Published in The Tyee | June 14, 2012 | Circulation: 250,000 unique monthly readers
Member of Parliament David Wilks likely never expected his challenge to go viral, but last night at least 80 Conservative MPs across Canada — 24 in B.C. alone — faced protests from citizens hoping they’d be among 13 to vote against their own party’s omnibus budget bill, Bill C-38.
Even Wilks had demonstrators outside his office calling for him to be a “hero” and break party ranks over the bill’s controversial changes to everything from the Fisheries Act to Employment Insurance. On May 22, the Kootenay-Columbia riding Member of Parliament had told constituents, “If Canadians want it changed, then enough Canadians have to stand (up) to their MPs and say ‘no’ … You’re going to need 13 Members of Parliament.”
Although the MP quickly recanted his views, his appeal to find 13 Tory turncoats caught on amongst Bill C-38 critics.
While demonstrators rallied across Canada, at events organized by the group Leadnow.ca, the House of Commons began a 24-hour, 159-vote filibuster by Opposition politicians hoping to break up the sprawling budget implementation bill into smaller pieces.
“We want 13 hero Conservative MPs to vote ‘nay’ on the budget,” said Geoff de Ruiter, one of nine demonstrators camped out overnight in front of Prince George MP Dick Harris’ office. “Maybe Dick will notice our efforts and see we are his dedicated constituents.
“With that help, we can at least make the budget (bill) at least somewhat equitable to Canadians. This would help protect the environment and democracy by allowing voting on individual bills, and not an omnibus bill.”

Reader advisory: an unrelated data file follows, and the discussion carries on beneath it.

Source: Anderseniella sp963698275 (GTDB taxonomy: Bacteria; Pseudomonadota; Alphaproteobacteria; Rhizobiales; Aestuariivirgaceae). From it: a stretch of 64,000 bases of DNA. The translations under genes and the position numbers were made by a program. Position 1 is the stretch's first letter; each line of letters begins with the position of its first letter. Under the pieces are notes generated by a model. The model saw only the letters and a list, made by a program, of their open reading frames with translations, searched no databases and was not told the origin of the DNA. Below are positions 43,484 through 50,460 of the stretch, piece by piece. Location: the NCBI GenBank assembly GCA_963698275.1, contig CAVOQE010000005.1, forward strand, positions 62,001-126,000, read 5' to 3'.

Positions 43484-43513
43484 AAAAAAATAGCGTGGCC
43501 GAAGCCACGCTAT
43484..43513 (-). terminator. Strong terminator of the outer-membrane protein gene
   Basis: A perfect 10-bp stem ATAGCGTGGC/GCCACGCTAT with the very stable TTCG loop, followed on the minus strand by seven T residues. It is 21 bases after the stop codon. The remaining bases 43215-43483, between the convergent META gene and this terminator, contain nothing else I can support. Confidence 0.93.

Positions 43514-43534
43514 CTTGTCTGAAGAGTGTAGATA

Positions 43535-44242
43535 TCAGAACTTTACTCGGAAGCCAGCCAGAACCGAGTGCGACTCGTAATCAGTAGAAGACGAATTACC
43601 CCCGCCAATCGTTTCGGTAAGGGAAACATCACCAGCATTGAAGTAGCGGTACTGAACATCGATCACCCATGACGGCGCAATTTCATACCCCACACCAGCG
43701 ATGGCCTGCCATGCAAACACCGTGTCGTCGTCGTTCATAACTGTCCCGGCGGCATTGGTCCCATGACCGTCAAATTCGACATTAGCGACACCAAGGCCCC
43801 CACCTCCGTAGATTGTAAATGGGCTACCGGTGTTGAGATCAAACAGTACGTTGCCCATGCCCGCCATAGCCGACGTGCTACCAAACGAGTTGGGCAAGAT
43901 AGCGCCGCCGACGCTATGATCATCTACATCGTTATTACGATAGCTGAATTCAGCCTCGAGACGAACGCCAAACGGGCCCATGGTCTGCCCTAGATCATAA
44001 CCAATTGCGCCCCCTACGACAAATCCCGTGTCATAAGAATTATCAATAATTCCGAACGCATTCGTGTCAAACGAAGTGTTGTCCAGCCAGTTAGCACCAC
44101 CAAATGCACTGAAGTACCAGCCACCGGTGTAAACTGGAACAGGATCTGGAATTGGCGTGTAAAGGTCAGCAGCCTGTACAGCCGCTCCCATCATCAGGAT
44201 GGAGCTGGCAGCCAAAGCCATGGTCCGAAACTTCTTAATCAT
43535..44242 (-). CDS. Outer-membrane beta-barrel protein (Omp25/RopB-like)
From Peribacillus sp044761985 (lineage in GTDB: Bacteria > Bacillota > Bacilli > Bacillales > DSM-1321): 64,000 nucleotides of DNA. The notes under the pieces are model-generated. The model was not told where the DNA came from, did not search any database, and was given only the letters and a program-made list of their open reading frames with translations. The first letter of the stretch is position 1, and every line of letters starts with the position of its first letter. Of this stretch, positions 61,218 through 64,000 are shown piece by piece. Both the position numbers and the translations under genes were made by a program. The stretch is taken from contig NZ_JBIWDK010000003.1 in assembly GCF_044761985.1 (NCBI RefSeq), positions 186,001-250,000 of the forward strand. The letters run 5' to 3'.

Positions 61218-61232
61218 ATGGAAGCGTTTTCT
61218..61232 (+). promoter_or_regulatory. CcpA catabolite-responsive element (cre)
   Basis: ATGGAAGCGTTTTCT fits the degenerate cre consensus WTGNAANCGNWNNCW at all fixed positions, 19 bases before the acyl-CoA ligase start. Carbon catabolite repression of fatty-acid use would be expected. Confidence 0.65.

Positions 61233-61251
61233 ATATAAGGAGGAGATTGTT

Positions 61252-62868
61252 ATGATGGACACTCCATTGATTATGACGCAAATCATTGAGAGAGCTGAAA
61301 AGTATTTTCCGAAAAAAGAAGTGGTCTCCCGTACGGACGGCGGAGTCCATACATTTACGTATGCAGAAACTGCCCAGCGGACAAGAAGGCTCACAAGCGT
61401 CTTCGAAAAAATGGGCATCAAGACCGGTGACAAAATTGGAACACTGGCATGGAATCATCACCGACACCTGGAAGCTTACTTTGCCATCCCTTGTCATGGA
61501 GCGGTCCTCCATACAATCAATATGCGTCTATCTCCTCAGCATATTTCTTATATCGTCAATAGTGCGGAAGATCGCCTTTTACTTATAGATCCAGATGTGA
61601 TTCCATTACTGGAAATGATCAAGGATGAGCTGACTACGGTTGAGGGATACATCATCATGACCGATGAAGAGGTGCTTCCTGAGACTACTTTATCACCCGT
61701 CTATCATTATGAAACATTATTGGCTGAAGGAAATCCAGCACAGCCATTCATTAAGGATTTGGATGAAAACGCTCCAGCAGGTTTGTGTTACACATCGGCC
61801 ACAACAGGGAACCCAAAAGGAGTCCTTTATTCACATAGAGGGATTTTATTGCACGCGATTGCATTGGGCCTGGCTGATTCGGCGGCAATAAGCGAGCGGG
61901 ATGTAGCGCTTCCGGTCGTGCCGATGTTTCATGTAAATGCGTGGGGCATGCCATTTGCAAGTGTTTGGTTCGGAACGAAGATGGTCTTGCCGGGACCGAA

At another demonstration in Conservative MP Wai Young’s riding, Vancouver-South, roughly 100 people gathered outside her office.
“Democracy depends on our elected representatives hearing our concerns,” said the Rev. Lynne McNaughton, rector of St. Clement’s Anglican Church, who lives in Young’s riding. “Democracy is a deeply held Canadian value, but this bill is eroding democracy.
“What I see in this bill is going backwards in terms of care for the Earth and care for the rights of human beings. Putting it all together means we can’t debate it. There hasn’t been a reasonable conversation about the effects of these environmental laws.”
The bill’s critics argue that, as an omnibus law, Bill C-38 cannot be adequately debated, despite its proposed changes to at least 70 pieces of legislation – including substantial amendments to the Fisheries Act, Employment Insurance, old age pensions, and First Nations land management.
Preparing for a marathon voting spree in the House of Commons, Finance Minister Jim Flaherty admitted the law was not perfect, but criticized procedural manoeuvres by the Green Party, New Democrats and Liberals to delay its passage.
“I’m sure there are items in the bill that could be improved and made better,” Flaherty told reporters yesterday. “We always do that in government over time.
“The bill is the economic policy of the government — it’s the big plan for the government for the next decade. It’s a generational plan, so it’s not about bits and pieces. It’s about the big picture, that’s why it’s so important that we move forward, particularly given what’s going on in the world.”
The Department of Finance Canada declined to comment on specific criticisms of Bill C-38.
Attending the Vancouver-South rally, Nichole Skladan said to call Bill C-38 a budget-related law is misleading.
“What this bill stands for is not democratic,” Skladan said. “We should be able to have a look at what we’re voting for, rather than just pushing it through without knowing anything about it. It’s secretive and it’s wrong.
“There are all sorts of things that are just being snuck into this bill… It’s not a budget bill — it’s about hiding things from Canadians.